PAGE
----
|Rethinking the Carbon Dating of the Shroud of Turin.|
|Written by Sherry|
|Wednesday, 11 April 2007 21:58|
I happened to stumble tonight upon this PBS program about the Shroud of Turin and the new evidence that seems to contradict the carbon dating results which indicated that the cloth was medieval. The program is really very interesting, covers aspects of the case that I had never heard before, and definitely leans toward the possibility that the Shroud is first century.
The most compelling evidence is given at the end by one of the world's foremost experts on historic textiles. Before dealing with the Shroud, she studied and restored a priceless collection of ancient cloths, including the 13th-century grave garments of St. Anthony of Padua and of King Rudolph I of Bohemia, plus 11th-century liturgical vestments, the Tunic of Christ at Treves, and the cowl of St. Francis of Assisi.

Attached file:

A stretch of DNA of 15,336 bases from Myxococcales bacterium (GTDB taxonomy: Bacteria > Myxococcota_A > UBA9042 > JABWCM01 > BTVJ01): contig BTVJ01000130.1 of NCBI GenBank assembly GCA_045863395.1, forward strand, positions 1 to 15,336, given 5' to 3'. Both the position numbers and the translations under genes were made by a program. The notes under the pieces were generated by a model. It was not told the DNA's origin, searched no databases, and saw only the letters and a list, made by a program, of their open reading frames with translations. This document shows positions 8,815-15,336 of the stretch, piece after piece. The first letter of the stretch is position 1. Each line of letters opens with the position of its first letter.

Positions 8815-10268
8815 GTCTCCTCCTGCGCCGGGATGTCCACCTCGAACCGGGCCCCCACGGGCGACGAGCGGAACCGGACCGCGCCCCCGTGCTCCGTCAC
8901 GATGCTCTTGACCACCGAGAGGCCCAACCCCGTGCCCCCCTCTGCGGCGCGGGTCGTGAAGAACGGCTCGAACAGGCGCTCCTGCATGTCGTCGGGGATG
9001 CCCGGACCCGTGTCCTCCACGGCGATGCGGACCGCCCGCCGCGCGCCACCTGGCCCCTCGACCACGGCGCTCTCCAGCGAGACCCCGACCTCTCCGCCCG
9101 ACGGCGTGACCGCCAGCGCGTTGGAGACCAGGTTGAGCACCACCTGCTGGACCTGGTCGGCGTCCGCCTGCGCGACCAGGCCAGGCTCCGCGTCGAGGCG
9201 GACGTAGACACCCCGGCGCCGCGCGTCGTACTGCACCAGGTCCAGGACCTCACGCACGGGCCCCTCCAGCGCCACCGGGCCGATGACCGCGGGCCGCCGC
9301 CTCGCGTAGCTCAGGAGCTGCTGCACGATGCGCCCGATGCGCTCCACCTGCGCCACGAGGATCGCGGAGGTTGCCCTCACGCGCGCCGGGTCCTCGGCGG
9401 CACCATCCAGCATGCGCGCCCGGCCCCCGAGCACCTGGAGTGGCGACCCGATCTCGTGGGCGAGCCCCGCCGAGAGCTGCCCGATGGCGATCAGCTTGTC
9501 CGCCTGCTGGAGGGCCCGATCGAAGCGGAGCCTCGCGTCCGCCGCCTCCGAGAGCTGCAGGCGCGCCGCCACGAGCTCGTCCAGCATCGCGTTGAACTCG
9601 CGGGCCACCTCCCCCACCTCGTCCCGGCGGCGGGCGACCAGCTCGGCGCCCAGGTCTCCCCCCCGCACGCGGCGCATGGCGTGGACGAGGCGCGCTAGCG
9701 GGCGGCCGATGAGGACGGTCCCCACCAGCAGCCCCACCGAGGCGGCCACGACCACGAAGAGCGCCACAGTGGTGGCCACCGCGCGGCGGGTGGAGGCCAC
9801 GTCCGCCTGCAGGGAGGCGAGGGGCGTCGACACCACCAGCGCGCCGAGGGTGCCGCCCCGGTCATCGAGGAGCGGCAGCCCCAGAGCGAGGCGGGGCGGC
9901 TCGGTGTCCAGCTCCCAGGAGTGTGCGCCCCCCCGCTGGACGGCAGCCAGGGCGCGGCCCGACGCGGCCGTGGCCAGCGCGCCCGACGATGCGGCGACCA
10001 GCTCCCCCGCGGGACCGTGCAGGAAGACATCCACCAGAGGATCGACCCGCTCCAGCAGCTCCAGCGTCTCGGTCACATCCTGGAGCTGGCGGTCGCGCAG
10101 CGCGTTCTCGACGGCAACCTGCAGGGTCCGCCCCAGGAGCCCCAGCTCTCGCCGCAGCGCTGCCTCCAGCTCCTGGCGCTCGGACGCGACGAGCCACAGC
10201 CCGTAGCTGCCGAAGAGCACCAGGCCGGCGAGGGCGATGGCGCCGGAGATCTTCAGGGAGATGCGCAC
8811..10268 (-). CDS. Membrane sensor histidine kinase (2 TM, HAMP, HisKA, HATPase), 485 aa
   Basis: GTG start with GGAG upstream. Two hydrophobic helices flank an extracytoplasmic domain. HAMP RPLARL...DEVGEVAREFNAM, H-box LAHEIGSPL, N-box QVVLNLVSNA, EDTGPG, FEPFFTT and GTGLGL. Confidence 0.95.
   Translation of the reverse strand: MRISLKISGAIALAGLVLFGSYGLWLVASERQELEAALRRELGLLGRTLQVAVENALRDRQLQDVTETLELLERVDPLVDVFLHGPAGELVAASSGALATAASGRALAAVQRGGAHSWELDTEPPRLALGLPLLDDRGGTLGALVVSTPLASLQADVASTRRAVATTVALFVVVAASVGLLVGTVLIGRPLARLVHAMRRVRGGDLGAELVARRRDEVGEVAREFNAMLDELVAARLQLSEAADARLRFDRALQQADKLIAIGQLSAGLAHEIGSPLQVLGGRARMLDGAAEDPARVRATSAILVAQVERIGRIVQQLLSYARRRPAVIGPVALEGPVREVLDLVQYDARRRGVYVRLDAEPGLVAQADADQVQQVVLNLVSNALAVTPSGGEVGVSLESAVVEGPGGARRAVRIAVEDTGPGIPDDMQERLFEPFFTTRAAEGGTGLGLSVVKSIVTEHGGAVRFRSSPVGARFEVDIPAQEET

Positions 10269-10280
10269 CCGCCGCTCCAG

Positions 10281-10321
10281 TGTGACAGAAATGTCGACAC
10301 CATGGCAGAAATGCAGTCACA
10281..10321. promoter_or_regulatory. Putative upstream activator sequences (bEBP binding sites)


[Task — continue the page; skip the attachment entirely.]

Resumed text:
She was the only person considered capable of doing repairs to the Shroud in 2002. On examining it, she was astonished to realize that the throud's very fine seam represented a kind of sewing that she had encountered only once before: in textiles used by the first century Jewish defenders of Masada!
Watch the show if you can or check out their extensive website information.